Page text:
Russia and the West: How the Empathy Was Lost

Image by Defence Images

Last year I criticized some of the hawk-like voices, including that of David Brooks of the NYT, which were calling for Barack Obama to increase the fear factor in dealing with Vladimir Putin over Ukraine. I should point out that I am decidedly not a fan of Putin, whose actions in Crimea and Ukraine have been reprehensible. However, we need to understand the reasons why the slow-motion train wreck that is the relationship between Russia and the West has reached such a nadir. The two key reasons, it seems to me, are fear and humiliation.

The West has been spectacularly insensitive not to recognize how the immense sacrifice of Russians during World War Two continues to condition the prism through which Moscow views the threat of encirclement and encroachment into what it considers, rightly or wrongly, its own back yard.

FullSizeRender_1One need only look at the frenzied reaction in the British press today to the sight of Russian bombers off the coast of Cornwall to get just an inkling of the consternation that Russian policymakers must have felt over the last two decades as NATO expanded right up to their country’s border. This is not a critique of NATO expansion in itself. It would have been unconscionable for NATO to have rejected the aspirations of Poland and the Baltic States to join the alliance given their own experiences with the Soviet Union. Such thinking, which is beloved of Kissinger and other realist thinkers, has viewed the issue of NATO expansion in terms of the maintenance of spheres of influence between Russia and the US, regardless of the fate of countries such as Poland, the Czech Republic and the Baltic States, which understandably did not wish to remain at the mercy of the Russian sphere.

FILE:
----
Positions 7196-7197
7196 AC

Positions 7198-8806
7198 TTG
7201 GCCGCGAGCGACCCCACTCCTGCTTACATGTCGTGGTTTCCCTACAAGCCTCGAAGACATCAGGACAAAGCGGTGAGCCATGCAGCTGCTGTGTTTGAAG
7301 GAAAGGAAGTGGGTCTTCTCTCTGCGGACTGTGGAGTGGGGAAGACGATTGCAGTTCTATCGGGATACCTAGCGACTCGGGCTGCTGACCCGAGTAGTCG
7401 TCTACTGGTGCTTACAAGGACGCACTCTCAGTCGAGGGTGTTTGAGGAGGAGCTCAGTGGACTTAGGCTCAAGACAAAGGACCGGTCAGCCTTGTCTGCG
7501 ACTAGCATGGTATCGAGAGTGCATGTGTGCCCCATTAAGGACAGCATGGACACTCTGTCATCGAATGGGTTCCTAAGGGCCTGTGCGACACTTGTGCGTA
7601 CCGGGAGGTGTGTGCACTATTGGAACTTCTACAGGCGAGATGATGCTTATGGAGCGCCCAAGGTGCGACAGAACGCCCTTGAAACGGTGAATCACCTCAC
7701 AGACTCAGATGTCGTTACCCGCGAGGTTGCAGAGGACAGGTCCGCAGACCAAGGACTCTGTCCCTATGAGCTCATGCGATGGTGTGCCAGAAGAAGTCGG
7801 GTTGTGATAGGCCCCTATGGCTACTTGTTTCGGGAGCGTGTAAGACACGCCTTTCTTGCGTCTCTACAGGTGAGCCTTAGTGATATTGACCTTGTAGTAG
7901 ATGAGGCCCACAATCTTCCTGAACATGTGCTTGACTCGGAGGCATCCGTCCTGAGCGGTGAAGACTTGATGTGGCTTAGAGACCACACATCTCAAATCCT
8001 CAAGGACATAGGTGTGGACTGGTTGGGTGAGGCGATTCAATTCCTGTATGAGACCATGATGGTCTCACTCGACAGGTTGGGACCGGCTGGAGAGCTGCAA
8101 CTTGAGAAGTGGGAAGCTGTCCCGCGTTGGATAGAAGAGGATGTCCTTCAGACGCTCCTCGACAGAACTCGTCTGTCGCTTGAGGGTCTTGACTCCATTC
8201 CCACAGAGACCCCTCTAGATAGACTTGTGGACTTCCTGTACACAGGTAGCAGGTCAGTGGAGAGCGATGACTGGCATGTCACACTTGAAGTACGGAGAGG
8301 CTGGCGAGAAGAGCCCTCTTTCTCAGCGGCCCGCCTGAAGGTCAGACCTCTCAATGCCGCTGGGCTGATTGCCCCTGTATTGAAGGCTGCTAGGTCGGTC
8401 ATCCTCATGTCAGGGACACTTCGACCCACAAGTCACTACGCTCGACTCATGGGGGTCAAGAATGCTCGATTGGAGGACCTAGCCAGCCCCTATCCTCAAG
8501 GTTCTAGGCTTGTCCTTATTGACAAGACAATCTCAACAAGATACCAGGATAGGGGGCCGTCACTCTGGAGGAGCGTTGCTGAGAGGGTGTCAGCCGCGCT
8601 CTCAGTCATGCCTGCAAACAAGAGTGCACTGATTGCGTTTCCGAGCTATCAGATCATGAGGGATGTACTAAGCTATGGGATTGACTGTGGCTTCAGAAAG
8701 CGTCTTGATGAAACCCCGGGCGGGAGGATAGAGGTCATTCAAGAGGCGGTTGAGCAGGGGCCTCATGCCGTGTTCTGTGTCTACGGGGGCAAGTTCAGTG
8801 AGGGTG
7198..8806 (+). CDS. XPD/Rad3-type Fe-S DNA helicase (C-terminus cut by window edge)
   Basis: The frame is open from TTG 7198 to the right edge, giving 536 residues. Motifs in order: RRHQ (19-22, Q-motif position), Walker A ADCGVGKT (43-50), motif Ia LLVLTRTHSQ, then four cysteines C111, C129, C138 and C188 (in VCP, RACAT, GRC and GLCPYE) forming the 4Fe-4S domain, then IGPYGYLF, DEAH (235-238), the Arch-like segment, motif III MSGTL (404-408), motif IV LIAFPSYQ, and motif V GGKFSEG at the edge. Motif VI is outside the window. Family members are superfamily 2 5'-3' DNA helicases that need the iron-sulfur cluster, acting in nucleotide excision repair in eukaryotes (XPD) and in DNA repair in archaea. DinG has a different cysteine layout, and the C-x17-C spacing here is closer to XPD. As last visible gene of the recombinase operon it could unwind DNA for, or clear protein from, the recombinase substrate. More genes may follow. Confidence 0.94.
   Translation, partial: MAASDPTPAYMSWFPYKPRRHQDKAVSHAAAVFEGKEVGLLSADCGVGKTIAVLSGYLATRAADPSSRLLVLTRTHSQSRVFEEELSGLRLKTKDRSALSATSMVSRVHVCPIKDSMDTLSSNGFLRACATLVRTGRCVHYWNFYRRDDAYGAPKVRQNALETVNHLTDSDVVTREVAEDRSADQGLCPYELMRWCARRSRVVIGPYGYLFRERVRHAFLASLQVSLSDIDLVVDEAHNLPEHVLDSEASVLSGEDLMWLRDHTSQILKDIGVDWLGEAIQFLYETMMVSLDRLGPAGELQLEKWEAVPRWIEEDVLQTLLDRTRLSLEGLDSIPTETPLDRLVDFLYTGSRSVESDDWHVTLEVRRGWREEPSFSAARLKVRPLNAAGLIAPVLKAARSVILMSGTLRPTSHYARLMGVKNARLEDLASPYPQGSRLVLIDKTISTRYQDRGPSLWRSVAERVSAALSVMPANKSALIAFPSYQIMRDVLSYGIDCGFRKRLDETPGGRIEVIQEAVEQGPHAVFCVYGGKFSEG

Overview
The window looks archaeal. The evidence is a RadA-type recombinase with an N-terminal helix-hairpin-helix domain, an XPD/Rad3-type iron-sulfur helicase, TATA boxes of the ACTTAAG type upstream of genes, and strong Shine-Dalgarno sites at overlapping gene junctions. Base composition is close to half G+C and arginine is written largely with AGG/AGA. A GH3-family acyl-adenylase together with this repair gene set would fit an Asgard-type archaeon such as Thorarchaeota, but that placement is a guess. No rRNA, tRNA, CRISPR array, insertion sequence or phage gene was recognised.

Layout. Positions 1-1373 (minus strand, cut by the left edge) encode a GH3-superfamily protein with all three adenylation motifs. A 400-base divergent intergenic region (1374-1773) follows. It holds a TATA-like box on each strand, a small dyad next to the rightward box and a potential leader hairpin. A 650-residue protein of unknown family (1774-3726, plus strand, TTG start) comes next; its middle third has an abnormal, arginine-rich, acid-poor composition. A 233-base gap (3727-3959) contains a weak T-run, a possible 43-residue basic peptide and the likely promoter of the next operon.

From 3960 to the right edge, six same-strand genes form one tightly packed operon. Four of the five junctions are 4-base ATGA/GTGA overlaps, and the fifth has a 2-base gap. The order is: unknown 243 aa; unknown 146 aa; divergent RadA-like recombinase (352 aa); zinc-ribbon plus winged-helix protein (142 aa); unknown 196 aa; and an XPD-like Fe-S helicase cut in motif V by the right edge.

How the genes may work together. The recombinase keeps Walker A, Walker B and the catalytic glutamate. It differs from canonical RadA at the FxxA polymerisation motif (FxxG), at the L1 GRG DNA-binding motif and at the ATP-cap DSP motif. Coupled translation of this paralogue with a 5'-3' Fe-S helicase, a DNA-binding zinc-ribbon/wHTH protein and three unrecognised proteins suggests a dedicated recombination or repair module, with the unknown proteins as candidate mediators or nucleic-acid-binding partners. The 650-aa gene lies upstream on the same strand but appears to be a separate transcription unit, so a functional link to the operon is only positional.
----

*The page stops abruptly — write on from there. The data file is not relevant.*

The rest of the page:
What can be criticized is the way the expansion was handled, which Russia continues to view as a betrayal of a promise that the alliance would not expand even an inch to the east in return for the Soviet Union agreeing to let a united Germany join NATO in 1990. The nature of any such promises, their extent, and how long they were intended to last may be disputed, but the broader point is that the Russians feel that they have been played for fools by the West and we are now witnessing the fruits of this disillusion in Ukraine. 

At the root of this problem, I think, is a tendency to believe that our liberal democratic Western values are so virtuous and innocuous that only people with bad intentions could possibly view the NATO alliance as a threat. The United States, safely isolated from the world’s trouble spots by the Atlantic and the Pacific oceans, is guilty of a breathtaking lack of empathy in how it has dealt with Russia over the past two decades. Yet its own fearful reaction to the threat of Soviet missiles in Cuba in 1962 should tell it that states do not take kindly when they perceive threats on their doorstep. What seems to have irked Putin and other Russian commentators so much is both the blatant disregard for any consideration of Russian interests and a feeling that the West has disrespected Russia at every opportunity since the fall of the Berlin Wall. It is too late to turn back the clock, but what might we have done better and what could still be done to restore some level of trust?